Arizona's best-known politician/golfer, Dan Quayle, seemed too desperate to touch the hearts of Middle America when he appeared on Larry King's CNN network show to announce his candidacy for president.
When King suggested that Americans were satisfied with President Clinton and content with the economy, Quayle did what he has always done--he spoke without thinking. The newly minted Mr. Compassion claimed that distress is rampant in the land, especially among laid-off workers.
This Burst of Light believes Quayle should pay more attention to what's afoot at Central Newspapers Incorporated, on whose board he sits and a company in which Quayle's immediate and extended families hold hundreds of thousands of shares of stock.
Over the past several years, Central Newspapers, which publishes the Arizona Republic, has laid off hundreds of employees. In January 1997, it euthanized the Phoenix Gazette and laid off scores of workers.
On judgment day, journalists were ordered to report to their desks, where they passed the time waiting for the dreaded phone call that summoned them to a meeting with "human resources" workers who told them: "As you know, we're going through a staff reduction in the newsroom. Your position has been eliminated."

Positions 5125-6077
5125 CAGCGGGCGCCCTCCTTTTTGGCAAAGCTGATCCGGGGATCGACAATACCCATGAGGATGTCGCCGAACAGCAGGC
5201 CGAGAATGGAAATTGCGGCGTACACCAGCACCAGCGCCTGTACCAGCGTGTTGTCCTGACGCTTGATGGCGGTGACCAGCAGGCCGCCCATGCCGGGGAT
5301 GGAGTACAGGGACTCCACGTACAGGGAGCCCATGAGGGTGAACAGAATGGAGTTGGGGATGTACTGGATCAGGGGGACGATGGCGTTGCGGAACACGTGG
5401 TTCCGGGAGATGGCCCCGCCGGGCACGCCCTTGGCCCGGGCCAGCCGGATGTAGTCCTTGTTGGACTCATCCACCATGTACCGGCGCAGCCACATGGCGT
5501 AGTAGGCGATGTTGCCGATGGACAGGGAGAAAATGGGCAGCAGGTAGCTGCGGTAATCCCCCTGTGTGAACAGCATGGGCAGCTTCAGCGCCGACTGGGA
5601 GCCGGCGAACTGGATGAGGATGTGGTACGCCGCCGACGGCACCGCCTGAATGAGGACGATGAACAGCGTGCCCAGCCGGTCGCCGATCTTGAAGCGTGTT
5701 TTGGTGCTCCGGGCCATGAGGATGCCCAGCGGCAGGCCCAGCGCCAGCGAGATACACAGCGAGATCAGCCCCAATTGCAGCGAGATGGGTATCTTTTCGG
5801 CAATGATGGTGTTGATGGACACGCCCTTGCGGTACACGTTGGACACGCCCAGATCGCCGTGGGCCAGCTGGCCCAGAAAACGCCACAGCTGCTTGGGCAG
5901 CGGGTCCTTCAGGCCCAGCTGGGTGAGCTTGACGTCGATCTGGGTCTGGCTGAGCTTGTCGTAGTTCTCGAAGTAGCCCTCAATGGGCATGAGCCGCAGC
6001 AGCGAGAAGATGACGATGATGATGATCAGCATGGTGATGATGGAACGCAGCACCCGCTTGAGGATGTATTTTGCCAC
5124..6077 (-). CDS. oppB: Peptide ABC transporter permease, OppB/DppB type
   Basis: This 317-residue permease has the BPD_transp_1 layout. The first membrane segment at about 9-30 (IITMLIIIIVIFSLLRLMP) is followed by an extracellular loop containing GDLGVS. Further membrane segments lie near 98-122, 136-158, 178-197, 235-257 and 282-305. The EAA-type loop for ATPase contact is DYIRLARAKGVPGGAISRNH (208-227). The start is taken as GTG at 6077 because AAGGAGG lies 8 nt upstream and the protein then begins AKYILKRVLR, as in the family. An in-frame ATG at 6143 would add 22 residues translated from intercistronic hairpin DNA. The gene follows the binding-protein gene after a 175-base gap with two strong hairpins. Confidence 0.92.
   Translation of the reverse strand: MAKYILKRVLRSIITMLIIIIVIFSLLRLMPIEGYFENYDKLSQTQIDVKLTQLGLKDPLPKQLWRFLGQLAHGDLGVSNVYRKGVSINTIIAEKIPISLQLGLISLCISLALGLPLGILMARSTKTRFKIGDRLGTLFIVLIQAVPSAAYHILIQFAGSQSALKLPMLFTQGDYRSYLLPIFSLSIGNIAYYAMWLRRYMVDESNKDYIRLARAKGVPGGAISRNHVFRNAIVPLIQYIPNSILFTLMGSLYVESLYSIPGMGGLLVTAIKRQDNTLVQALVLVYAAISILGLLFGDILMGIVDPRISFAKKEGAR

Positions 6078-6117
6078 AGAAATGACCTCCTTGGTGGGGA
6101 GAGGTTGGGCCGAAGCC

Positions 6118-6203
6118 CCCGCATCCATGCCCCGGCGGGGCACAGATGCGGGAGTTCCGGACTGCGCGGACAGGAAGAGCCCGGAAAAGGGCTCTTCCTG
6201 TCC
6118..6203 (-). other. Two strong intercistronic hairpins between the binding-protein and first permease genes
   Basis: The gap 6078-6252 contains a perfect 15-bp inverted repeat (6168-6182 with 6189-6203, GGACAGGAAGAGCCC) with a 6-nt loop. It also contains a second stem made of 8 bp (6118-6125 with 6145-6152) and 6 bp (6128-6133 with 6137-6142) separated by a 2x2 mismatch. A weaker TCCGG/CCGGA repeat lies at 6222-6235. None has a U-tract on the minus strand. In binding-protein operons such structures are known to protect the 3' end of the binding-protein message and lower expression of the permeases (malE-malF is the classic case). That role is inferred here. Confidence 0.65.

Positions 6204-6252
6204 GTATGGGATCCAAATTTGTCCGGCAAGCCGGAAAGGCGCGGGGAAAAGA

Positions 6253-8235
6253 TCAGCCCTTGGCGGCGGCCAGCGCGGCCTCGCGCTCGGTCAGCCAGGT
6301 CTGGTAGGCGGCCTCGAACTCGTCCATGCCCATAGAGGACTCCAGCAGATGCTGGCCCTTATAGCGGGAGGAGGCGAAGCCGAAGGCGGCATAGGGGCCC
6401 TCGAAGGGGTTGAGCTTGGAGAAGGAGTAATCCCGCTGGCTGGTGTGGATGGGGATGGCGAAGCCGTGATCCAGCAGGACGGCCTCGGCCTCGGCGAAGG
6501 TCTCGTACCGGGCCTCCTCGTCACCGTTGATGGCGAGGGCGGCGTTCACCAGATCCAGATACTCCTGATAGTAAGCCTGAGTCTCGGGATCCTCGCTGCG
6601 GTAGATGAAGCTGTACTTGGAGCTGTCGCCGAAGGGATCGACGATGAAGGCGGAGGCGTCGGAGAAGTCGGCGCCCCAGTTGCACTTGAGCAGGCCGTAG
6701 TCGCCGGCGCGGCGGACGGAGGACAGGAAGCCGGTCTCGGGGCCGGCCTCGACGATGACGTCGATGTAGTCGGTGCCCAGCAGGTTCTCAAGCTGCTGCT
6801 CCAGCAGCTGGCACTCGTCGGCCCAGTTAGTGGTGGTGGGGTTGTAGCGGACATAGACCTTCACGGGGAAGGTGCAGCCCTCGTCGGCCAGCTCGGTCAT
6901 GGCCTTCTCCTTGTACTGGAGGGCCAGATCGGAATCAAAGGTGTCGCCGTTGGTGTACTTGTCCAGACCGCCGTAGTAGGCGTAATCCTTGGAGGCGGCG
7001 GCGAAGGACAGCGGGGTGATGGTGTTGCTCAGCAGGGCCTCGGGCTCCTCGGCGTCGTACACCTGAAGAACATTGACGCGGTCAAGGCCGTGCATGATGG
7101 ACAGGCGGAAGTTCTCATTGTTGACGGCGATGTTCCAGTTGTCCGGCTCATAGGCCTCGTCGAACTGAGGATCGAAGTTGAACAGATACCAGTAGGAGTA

From human resources, each fired employee was sent to an "outplacement counselor" to discuss the employee's emotional state. The employee was handed a pile of documents that had to be signed to receive a severance package.
Back at his or her desk, the fired employee learned that during his or her short meeting, the staffer's computer access code had been changed. The streamlined employee then had 10 minutes to gather personal effects and get out of the office.
Before a downsized employee drove from the Republic parking garage, a security guard appeared to scrape the company parking sticker from the inside windshield of the employee's car.
Yes, Dan feels your pain.